The Other Fredette: Proud Brother, Aspiring Rapper
Earlier this year, when Brigham Young University's basketball team destroyed undefeated San Diego State, Jimmer Fredette knocked down 43 points. And his older brother TJ was watching from the sidelines.
TJ is a rapper, and one of his songs, "Amazing" is the song the sports world is talking about.
The song, which has sort of become the anthem of BYU's breakout year, tells the story of the two brothers. They grew up in Glens Falls, a mill town in upstate New York, and both were searching for something bigger.
TJ's song has drawn more than 200,000 hits on YouTube. It was written and produced in the basement of the Glens Falls row house that TJ still shares with his parents.
"Like I said it's not much of a studio, but it's what I made my music on in the past," he says.
'Living On A Roller Coaster'
Their home's staircase walls are covered with trophies, press clippings and photographs.
"Yeah, this is our wall of fame, that's what we call it," TJ says. "It's got the pictures of things that we've done. Obviously my brother's gotten a lot of press, and I've gotten more press as of late."
The Fredettes are having a brilliant year. But their story isn't all about 40-point games and breakout songs.
When they were kids, it was TJ who planned to be the NBA star. He was the cutthroat athlete — tall, lean and fast. But then he got sick.
"When I was pretty young — I was actually in 8th grade — I started having severe panic attacks," he says. "That kind of carried with me all the way through high school. Panic attacks and little bouts of depression here and there."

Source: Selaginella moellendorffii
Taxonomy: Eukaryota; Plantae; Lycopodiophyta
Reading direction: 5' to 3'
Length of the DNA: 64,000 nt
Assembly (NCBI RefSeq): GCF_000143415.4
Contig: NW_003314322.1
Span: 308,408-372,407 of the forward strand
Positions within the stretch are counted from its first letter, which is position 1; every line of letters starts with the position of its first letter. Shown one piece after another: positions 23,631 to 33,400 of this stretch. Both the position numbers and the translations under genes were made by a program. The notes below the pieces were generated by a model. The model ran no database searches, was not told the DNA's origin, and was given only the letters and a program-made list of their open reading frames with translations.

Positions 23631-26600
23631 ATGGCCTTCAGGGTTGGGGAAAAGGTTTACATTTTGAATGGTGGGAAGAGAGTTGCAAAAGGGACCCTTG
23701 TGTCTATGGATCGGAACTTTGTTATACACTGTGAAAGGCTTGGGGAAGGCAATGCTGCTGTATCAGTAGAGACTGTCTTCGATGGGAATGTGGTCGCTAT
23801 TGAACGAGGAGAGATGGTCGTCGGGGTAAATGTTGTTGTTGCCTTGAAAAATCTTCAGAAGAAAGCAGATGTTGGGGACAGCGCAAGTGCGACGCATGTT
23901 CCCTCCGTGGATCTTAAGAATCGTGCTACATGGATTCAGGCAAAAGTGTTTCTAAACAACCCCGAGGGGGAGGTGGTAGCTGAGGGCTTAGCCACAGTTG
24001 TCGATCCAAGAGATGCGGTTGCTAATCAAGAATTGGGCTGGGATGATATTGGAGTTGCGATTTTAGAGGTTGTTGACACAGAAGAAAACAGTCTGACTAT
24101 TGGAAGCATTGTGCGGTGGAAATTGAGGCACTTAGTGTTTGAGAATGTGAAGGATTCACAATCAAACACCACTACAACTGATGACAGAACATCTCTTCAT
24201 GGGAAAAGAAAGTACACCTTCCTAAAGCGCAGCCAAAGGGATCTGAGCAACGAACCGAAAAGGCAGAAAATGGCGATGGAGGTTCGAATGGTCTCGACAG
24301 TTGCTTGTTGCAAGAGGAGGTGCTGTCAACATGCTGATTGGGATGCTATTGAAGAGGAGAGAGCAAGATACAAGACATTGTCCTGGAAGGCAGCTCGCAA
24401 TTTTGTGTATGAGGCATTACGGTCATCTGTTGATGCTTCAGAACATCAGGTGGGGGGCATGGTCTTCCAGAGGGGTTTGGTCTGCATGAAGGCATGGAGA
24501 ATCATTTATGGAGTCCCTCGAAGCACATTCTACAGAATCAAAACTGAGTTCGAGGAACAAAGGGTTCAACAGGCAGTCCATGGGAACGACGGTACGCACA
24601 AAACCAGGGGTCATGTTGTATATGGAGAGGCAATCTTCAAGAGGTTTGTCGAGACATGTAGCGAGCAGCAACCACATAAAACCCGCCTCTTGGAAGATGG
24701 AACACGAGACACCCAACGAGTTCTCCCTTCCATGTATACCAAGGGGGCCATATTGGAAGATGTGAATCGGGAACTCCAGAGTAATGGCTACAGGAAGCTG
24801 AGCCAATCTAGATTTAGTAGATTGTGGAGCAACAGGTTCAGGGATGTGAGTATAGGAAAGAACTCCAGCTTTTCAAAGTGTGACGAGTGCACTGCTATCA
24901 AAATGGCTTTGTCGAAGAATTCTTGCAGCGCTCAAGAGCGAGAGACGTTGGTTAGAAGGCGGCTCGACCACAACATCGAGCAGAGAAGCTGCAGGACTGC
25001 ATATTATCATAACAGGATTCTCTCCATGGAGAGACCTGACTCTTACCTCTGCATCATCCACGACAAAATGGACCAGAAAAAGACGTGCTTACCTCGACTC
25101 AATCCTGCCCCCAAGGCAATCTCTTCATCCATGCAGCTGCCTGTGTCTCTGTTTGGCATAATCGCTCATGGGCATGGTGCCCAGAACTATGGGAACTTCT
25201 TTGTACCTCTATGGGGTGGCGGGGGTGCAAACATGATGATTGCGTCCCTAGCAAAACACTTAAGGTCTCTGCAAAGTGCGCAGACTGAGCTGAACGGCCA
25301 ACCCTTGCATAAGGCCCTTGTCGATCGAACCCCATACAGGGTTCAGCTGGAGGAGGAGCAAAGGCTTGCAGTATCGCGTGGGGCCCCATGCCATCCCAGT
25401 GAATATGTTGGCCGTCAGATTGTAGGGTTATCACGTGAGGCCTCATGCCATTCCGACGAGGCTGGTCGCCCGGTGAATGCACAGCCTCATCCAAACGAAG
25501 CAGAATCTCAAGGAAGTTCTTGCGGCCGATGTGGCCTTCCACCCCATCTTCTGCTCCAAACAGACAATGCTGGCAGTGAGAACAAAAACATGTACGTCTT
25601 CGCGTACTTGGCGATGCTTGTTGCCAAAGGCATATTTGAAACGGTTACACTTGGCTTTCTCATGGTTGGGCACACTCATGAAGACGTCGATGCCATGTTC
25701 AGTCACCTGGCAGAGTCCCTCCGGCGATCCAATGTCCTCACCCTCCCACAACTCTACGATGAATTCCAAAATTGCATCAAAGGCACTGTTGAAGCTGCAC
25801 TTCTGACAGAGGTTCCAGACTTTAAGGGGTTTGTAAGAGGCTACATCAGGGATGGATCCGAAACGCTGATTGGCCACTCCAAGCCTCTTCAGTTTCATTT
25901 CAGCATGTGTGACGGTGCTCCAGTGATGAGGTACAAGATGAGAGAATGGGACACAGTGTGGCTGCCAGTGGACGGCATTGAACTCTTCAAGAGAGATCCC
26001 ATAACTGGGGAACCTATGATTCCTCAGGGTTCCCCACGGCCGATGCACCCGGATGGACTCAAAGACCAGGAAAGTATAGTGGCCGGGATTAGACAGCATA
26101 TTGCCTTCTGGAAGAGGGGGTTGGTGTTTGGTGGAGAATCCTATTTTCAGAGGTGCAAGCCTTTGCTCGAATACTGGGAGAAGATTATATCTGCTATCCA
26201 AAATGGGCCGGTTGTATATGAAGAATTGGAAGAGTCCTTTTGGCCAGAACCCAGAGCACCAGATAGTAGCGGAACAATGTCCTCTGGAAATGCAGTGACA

That was the experience that first got him writing lyrics and setting them to beats.
"People trying to make the best of every situation that they're handed. But things aren't always working out the way that we planned it. And then as soon as it falls through, we can't stand it. Problems coming in faster than a plane landing. But that's life, we're living on a roller coaster."
"Usually you don't see a kid that young having those types of problems," he says. "I was very young when it started. It was very difficult for me to go to school and things like that."
"If life works there'll be time when you're hurt, when it can't get any worse and you're lying in the dirt."
"It's one of those things when you go through something like that and you're a writer, you have all this inspiration now and these feelings that you want to get off your chest," he says.
Talent is talent. Like when I make my music, don't look at me, don't look at my beliefs and things like that. Don't let that sway the way you look at my music.
With Jimmer's growing fame on the court, TJ says he too has a real chance to grab success. He says a lot more people are hearing his music, and there's talk of producing a studio album.
But there's one more twist in the Fredettes' small-town story. They're a couple of white guys, and they're both Mormon.
They used to practice basketball drills in the hallway of their Mormon church.
TJ says all that made it harder for Jimmer to establish himself on the court — and it's harder for him as a rapper.
"Talent is talent," he says. "Like when I make my music, don't look at me. Don't look at my beliefs and things like that. Don't let that sway the way you look at my music."
At times, the Fredette brothers' story scans like an Eminem song, with its tough breaks and rust belt dreams. It's still a long shot, but TJ is hoping for his own happy ending, hoping he'll soon have a lot more press clippings to squeeze up there next to Jimmer's on the family's wall of fame.
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